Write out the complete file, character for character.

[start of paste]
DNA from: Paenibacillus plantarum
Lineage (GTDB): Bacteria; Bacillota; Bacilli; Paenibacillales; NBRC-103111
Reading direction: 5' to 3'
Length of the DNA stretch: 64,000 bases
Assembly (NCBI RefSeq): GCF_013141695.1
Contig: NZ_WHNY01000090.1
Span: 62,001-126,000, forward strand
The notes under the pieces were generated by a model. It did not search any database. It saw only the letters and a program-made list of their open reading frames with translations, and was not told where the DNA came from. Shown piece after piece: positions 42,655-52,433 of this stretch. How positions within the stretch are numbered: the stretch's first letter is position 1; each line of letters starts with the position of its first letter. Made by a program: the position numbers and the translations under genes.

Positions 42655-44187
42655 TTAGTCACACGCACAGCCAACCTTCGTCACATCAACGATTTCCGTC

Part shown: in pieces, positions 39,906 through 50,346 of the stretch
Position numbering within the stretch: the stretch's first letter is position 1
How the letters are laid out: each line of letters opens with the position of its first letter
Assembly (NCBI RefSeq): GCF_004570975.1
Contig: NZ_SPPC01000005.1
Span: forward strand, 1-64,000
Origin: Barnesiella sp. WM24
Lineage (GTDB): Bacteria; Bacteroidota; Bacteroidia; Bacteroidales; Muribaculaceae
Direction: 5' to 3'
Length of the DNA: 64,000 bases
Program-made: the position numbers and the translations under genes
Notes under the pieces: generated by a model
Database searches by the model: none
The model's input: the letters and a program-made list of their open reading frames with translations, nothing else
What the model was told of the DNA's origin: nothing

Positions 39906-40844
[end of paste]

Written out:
DNA from: Paenibacillus plantarum
Lineage (GTDB): Bacteria; Bacillota; Bacilli; Paenibacillales; NBRC-103111
Reading direction: 5' to 3'
Length of the DNA stretch: 64,000 bases
Assembly (NCBI RefSeq): GCF_013141695.1
Contig: NZ_WHNY01000090.1
Span: 62,001-126,000, forward strand
The notes under the pieces were generated by a model. It did not search any database. It saw only the letters and a program-made list of their open reading frames with translations, and was not told where the DNA came from. Shown piece after piece: positions 42,655-52,433 of this stretch. How positions within the stretch are numbered: the stretch's first letter is position 1; each line of letters starts with the position of its first letter. Made by a program: the position numbers and the translations under genes.

Positions 42655-44187
42655 TTAGTCACACGCACAGCCAACCTTCGTCACATCAACGATTTCCGTC

Part shown: in pieces, positions 39,906 through 50,346 of the stretch
Position numbering within the stretch: the stretch's first letter is position 1
How the letters are laid out: each line of letters opens with the position of its first letter
Assembly (NCBI RefSeq): GCF_004570975.1
Contig: NZ_SPPC01000005.1
Span: forward strand, 1-64,000
Origin: Barnesiella sp. WM24
Lineage (GTDB): Bacteria; Bacteroidota; Bacteroidia; Bacteroidales; Muribaculaceae
Direction: 5' to 3'
Length of the DNA: 64,000 bases
Program-made: the position numbers and the translations under genes
Notes under the pieces: generated by a model
Database searches by the model: none
The model's input: the letters and a program-made list of their open reading frames with translations, nothing else
What the model was told of the DNA's origin: nothing

Positions 39906-40844